True, he found her, but what guy goes through his 20’s without forming some kind of emotional attachment?
At any rate, if I was gay, I wasn’t going to tell anyone, because who knew how he or she might react? What if a “friend” went around telling everybody? What if—worse—the friend decided to tell my parents, since I was sick and needed help?
It is both unique and all pervading. Unique because every other sickness has a cause, even if not necessarily biological. But homosexuality, as then defined, had nothing to do with genes, but everything to do with the family, and guess what that meant? Yes, the distant father, the overly protective mother.
Was that it?
Well, yes, since my father was over fifty when I got to know him at age 3 or so, and I was number three. So the bloom was fading on the rose of parenthood, and he was entering that period when a man realizes: his dream of being publisher was never going to happen. Retirement was in sight. Two of his kids had made it into manhood, the third would likely as well. So when He came home, he slouched against the refrigerator, and rolled his neck from side to side. He was prone, you see, to stiff necks.
It was a house that screamed with that which was unsaid. My mother, in those years, was a secret smoker; later, she got a job despite the deep reservations of my father. She didn’t have to work, after all. True, in the decades that followed, they aged very well, but when I was in high school? My father spent an entire year in a huge depression, since my brother was living with—but not then married to—the woman who has been his wife for the last 40 years.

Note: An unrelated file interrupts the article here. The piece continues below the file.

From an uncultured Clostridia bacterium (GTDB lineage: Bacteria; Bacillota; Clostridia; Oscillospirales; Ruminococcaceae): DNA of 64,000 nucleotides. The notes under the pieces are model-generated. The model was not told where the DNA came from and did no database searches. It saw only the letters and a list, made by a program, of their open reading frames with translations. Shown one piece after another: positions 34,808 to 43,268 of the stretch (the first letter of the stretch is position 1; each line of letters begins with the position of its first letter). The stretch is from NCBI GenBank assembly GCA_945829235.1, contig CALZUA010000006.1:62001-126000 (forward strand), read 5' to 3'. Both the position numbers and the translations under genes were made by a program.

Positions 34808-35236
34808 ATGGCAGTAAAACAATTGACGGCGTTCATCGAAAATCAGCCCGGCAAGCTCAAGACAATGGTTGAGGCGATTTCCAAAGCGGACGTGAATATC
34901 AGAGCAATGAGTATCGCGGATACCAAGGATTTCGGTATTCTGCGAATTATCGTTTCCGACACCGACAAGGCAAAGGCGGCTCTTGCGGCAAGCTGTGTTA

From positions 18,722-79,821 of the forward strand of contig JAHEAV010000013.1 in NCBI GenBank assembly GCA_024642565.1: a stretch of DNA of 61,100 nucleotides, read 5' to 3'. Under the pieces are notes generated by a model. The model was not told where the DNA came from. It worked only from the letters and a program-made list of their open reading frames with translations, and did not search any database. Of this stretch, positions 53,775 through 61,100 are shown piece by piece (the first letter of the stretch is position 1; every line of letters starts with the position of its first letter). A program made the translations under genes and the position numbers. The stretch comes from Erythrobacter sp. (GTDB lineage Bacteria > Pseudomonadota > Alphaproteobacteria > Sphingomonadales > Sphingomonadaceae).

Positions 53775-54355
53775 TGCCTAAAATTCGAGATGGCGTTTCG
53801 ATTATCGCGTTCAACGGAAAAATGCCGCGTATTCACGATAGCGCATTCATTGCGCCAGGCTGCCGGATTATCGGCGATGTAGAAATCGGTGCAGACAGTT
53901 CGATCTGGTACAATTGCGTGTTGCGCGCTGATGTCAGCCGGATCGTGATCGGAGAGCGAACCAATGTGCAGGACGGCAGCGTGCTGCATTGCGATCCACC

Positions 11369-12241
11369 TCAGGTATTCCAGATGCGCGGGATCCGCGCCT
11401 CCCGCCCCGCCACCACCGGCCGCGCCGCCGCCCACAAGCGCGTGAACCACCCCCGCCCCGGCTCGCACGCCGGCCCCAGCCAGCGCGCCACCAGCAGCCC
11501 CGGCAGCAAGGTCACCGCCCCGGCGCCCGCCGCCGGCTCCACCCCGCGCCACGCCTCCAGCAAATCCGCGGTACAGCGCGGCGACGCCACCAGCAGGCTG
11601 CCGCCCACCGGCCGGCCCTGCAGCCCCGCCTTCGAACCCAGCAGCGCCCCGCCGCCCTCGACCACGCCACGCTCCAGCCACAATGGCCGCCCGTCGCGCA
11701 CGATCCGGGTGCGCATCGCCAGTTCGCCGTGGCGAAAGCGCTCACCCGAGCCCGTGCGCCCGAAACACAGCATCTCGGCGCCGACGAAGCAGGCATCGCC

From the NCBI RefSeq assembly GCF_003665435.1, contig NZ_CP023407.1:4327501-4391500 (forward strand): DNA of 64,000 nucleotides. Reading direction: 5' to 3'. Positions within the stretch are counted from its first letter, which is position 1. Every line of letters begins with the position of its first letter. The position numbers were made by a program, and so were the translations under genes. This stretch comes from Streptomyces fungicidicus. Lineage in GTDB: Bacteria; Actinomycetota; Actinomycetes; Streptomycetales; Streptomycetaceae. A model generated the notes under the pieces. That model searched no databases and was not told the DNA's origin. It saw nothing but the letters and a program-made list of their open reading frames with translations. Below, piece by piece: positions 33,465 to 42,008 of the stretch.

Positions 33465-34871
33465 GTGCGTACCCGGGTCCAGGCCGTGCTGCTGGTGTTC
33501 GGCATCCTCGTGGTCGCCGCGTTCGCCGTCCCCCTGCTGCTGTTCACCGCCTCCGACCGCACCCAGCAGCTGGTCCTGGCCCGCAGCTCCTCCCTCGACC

Is this comical? Yes, now.
They were deeply conventional, and if the 60’s had produced sea changes, none of that was reflected in our home. And so I was—perhaps—a homosexual. Which meant that I would have to become campy, like the Boys in the Band, or like the homosexuals in Allen Drury’s Advise and Consent.
There was no one to talk to. There was, in fact, nothing to say, since nothing had happened, and nothing would happen. I would live alone, or perhaps with my mother, as the man next door was doing. I would have no friends, since any woman friend would always be wondering: when was I going to get serious? And male friends? Not possible, because what would people think: an unmarried man with male friends? And it was unspoken at the time: the wives made the friendships, and the men got along with each other.
This was, of course, completely ridiculous. It was also completely serious. And so I went on, day after day, trudging along with the secret that was a secret even to myself, but still a secret.
And very heavy….
The years went on. I graduated, first from high school, then from college. Things got, as they say, better. I changed, society changed, my family changed.
But in some ways, I haven’t changed. How could I? I will never have those “best days of your life.” I will never feel that I fit in easily, that people unthinkingly accept me, that they would still love me, if they knew me. I will still think, somehow, that I have a secret, somehow, a secret that again is unknown to me. There are, perhaps, ways in which the outsider can become the insider. But not, I think, for me.